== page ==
Significant in the differences between Hart and Kelsen was the emphasis on the British version of positive law theory which Hart was defending as opposed to the Continental version of positive law theory which Kelsen was defending. This was studied in the University of Toronto Law Journal in an article titled "Leaving the Hart-Dworkin Debate" which maintained that Hart insisted in his book The Concept of Law on the expansive reading of positive law theory to include philosophical and sociological domains of assessment rather than the more focused attention of Kelsen who considered Continental positive law theory as more limited to the domain of jurisprudence itself.
In the paper on international law, he sharply attacked the many jurists and international lawyers who had debated whether international law was "really" law.
This approach was to be refined and developed by Hart in the last chapter of The Concept of Lawwhich showed how the use in respect of different social phenomena of an abstract word like law reflected the fact that these phenomena each shared, without necessarily all possessing in common, some distinctive features.
Glanville had himself said as much when editing a student text on jurisprudence and he had adopted essentially the same approach to "The Definition of Crime". The book emerged from a set of lectures that Hart began to deliver inand it is presaged by his Holmes lecture, Positivism and the Separation of Law and Morals, delivered at Harvard Law School.
The Concept of Law developed a sophisticated view of legal positivism. Among the many ideas developed in this book are: A distinction between primary and secondary legal rules, such that a primary rule governs conduct, such as criminal law, and secondary rules govern the procedural methods by which primary rules are enforced, prosecuted and so on.
Hart specifically enumerates three secondary rules; they are: The Rule of Recognitionthe rule by which any member of society may check to discover what the primary rules of the society are. In a simple society, Hart states, the recognition rule might only be what is written in a sacred book or what is said by a ruler.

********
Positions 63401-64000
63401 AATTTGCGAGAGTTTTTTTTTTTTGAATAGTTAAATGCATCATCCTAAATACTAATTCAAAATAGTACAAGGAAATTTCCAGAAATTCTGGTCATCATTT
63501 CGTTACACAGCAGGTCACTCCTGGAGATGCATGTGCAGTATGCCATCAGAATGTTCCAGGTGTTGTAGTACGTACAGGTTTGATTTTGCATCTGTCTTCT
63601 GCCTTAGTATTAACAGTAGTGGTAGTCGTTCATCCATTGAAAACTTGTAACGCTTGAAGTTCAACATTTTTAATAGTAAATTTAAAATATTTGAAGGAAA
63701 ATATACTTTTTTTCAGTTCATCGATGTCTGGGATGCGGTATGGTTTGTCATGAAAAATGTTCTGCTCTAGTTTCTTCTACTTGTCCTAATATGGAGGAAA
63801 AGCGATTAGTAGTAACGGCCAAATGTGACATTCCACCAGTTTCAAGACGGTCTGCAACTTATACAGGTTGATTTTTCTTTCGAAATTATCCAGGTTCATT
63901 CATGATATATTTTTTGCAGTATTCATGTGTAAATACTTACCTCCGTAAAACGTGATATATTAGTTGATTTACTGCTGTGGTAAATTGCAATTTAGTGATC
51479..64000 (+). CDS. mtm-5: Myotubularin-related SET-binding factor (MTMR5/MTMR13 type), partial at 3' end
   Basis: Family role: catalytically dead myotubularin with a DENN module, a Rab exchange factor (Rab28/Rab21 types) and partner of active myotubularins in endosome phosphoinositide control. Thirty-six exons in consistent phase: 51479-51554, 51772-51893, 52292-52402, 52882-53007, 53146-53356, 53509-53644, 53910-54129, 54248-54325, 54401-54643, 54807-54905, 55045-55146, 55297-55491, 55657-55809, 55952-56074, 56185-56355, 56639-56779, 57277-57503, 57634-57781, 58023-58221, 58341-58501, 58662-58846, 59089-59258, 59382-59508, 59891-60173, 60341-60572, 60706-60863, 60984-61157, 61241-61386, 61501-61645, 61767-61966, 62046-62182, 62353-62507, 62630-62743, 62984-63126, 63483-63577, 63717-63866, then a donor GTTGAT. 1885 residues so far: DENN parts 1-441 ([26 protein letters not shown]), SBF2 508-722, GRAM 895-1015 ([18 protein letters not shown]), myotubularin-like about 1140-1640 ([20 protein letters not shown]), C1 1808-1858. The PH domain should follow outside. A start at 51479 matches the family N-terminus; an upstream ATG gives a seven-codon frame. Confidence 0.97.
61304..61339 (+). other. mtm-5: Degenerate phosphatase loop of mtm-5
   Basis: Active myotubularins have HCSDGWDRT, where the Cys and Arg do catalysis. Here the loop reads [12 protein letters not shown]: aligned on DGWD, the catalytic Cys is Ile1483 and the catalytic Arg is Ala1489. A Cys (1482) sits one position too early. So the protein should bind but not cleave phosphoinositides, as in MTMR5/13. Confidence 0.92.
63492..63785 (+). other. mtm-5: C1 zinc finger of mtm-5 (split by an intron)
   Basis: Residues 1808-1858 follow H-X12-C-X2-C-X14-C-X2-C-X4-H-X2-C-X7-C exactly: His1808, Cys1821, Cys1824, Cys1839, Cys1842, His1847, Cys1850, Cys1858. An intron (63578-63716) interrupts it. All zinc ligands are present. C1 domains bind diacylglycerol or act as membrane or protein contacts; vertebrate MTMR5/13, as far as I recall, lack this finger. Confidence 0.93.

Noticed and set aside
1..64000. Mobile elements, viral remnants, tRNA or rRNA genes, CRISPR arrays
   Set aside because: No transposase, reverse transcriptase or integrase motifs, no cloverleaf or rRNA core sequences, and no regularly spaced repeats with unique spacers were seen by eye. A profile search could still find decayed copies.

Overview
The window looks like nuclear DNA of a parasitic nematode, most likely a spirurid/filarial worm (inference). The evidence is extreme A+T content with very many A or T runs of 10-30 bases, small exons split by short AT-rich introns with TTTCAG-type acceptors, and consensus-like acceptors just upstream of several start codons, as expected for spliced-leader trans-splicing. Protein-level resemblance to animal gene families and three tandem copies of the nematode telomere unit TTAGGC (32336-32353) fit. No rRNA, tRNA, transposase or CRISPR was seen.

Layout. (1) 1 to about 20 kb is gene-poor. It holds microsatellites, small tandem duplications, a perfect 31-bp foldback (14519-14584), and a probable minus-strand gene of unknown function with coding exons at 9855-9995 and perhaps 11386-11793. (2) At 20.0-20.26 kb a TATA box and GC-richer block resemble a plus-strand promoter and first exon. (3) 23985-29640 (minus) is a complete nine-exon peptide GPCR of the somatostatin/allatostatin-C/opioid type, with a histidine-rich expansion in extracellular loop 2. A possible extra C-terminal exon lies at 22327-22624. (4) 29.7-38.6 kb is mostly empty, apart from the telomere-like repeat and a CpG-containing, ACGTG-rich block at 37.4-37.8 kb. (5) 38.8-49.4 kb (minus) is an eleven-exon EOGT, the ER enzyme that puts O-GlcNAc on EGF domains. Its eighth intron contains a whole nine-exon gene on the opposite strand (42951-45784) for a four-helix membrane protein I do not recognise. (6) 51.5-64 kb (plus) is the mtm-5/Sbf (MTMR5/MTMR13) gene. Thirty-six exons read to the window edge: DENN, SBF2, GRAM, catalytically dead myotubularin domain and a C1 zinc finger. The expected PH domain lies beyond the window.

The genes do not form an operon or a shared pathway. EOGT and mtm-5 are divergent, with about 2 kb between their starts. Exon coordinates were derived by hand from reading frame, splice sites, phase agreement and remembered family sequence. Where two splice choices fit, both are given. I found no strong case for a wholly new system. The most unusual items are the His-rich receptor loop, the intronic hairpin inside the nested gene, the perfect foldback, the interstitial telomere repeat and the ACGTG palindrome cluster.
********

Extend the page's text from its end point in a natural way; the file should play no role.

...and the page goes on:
The Rule of Change, the rule by which existing primary rules might be created, altered or deleted. The Rule of Adjudication, the rule by which the society might determine when a rule has been violated and prescribe a remedy. A concept of "open-textured" terms in law, along the lines of Wittgenstein and Waisman, and "defeasible" terms later famously disavowed: As a result of his famous debate with Patrick Devlin, Baron Devlinon the role of the criminal law in enforcing moral norms, Hart wrote Law, Liberty and Moralitywhich consisted of three lectures he gave at Stanford University.
He also wrote The Morality of the Criminal Law Despite this, Hart reported later that he got on well personally with Devlin. Hart considered himself to be "on the Left, the non-communist Left", and expressed animosity towards Margaret Thatcher.Source for information on Law and Religion: Law, Religion, and Morality: Encyclopedia of Religion dictionary.
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The Authority of Law Essays on Law and Morality.
Second Edition. Joseph Raz. A classic work, widely influential and still frequently cited, essential reading for all scholars and students of legal philosophy.
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The Western Case for Monogamy over Polygamy John Witte, Jr. ∗ Robert W. Woodruff Professor of Law; Alonzo L.
McDonald Distinguished Professor; Director of the Center for the Study of Law and Religion, Emory University. This Article is drawn in large part from John Witte, Jr., The Western Case for Monogamy over Polygamy () and is used here with the permission of the.